Other Soviet officials and the press have blamed local officials for their slow response to the tragedy at Chernobyl, but Gorbachev tonight made no accusations, instead offering condolences to all affected, and praise to the rescue workers.
He also disclosed that a group on the ruling 12-member Politburo had been formed to monitor the disaster, headed by Prime Minister Nikolai Ryzhkov. The group is in addition to a special government commission.
His speech did not address the question of health hazards outside the area around the station, which has been an increasing concern among Soviets.
Gorbachev said that a hydrogen explosion had occurred when "the reactor's capacity suddenly increased during a scheduled shut-down of the fourth unit" at the plant. He said that the "considerable emission of steam and subsequent reaction resulted in the formation of hydrogen, its explosion, damage to the reactor and the associated radioactive release."
He said it is still too early to pinpoint the cause of the accident.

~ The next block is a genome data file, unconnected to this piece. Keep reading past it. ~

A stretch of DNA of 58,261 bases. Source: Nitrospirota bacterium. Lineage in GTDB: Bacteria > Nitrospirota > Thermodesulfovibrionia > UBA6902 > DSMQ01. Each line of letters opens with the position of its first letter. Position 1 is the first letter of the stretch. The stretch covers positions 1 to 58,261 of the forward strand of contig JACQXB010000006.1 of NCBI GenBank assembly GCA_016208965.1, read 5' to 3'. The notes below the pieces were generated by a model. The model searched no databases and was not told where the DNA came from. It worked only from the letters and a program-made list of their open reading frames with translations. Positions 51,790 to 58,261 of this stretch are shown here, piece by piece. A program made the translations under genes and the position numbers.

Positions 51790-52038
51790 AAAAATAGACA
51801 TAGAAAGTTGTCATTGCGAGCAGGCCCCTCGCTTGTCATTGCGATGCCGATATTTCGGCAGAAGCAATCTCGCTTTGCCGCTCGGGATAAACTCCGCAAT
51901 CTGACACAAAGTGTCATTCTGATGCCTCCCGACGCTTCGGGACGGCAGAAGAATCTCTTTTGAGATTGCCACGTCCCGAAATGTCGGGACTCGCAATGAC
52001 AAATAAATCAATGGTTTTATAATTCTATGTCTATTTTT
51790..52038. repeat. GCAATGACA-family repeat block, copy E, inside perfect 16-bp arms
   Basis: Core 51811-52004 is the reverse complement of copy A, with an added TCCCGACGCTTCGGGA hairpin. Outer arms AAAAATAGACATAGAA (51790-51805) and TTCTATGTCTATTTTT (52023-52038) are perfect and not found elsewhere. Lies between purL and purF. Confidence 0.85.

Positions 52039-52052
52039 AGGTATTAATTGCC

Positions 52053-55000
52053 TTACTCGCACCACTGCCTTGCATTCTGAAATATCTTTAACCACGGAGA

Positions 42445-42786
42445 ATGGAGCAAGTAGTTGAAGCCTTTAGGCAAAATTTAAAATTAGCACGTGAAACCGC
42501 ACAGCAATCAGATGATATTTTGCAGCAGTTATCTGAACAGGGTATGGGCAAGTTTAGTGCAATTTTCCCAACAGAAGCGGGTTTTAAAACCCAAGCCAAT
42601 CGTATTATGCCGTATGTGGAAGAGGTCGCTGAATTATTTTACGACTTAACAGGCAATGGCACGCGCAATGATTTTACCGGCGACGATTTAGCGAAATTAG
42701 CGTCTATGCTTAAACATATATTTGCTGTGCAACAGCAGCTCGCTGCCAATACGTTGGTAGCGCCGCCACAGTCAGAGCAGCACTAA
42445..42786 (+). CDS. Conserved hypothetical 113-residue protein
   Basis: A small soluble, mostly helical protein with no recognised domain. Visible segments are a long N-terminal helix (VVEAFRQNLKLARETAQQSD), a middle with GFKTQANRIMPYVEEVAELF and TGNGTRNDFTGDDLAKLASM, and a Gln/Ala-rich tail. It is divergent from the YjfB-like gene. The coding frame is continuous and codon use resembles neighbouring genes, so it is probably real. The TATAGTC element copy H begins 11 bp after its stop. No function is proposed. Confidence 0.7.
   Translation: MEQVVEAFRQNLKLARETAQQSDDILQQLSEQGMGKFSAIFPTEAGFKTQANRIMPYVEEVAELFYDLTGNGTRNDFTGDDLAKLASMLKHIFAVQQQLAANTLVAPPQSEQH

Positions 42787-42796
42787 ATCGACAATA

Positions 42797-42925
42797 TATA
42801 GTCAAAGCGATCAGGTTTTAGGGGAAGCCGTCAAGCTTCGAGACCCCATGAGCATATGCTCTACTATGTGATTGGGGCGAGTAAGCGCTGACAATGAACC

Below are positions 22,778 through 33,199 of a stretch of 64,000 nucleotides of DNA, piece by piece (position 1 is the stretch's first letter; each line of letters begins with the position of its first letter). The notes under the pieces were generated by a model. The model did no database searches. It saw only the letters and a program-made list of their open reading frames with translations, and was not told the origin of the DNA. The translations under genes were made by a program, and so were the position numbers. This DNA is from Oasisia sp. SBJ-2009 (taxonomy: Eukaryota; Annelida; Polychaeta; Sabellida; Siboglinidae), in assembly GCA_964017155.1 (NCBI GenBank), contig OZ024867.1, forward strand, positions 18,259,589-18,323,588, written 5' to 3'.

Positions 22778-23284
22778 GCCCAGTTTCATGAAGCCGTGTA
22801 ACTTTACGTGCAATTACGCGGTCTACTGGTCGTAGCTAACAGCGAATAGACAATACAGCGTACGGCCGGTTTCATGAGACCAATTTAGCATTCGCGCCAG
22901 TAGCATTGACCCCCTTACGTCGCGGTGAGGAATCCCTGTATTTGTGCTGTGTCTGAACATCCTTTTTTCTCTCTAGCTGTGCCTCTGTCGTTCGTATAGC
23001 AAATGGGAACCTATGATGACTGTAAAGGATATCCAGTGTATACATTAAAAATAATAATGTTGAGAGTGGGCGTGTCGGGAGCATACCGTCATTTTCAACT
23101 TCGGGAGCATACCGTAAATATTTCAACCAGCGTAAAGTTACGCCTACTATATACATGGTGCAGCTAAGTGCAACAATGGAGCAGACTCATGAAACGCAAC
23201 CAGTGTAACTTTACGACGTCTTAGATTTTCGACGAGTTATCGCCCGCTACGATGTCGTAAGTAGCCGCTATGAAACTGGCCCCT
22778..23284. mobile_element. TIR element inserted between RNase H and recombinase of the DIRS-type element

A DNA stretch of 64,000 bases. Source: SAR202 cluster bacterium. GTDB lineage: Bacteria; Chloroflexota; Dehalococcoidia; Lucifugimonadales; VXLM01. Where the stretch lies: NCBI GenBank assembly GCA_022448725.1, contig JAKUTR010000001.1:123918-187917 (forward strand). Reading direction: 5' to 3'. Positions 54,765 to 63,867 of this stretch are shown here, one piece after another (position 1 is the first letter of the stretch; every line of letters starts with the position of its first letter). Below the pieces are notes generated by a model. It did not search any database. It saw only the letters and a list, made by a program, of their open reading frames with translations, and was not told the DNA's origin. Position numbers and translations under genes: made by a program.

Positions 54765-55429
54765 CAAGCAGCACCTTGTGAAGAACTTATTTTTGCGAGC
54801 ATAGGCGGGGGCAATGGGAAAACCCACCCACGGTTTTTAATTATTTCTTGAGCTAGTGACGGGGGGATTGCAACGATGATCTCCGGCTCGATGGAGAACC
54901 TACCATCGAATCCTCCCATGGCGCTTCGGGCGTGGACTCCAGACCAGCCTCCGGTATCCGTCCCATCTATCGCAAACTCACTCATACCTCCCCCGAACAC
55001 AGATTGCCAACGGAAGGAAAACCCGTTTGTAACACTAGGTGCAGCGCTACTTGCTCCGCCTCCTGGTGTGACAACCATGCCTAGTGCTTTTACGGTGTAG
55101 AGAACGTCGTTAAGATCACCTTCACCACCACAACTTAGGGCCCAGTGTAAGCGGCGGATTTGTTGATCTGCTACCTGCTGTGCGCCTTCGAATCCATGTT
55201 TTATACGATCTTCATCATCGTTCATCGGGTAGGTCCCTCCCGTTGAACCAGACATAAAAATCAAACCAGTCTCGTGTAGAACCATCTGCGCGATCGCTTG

"All aspects of the problem -- design, projecting, technical and operational -- are under the close scrutiny of the government commission," he said.
Washington Post staff writer Richard Harwood reported from Vienna:
The Soviets have agreed to make a "full report" on the Chernobyl accident to the International Atomic Energy Agency in Vienna within two months, Director General Blix and nuclear chief Morris Rosen said in interviews. They said the report would include complete radiation readings from the Soviet Union.
In addition, the Soviets have agreed on measures such as post-accident reporting to other countries in future accidents.
The IAEA officials also said that the 204 casualties cited in previous Soviet reports were "heroic" volunteers who went into the plant area at the start to control the accident and put out the fire.
The radiation doses they suffered were moderate to very large, they said, and the injuries were from the "first degree" to the "fourth degree," with 18 having injuries of the "fourth degree." It was unclear what degrees the officials referred to, since radiation injuries are not usually categorized by degree of burns, but by the organ systems damaged.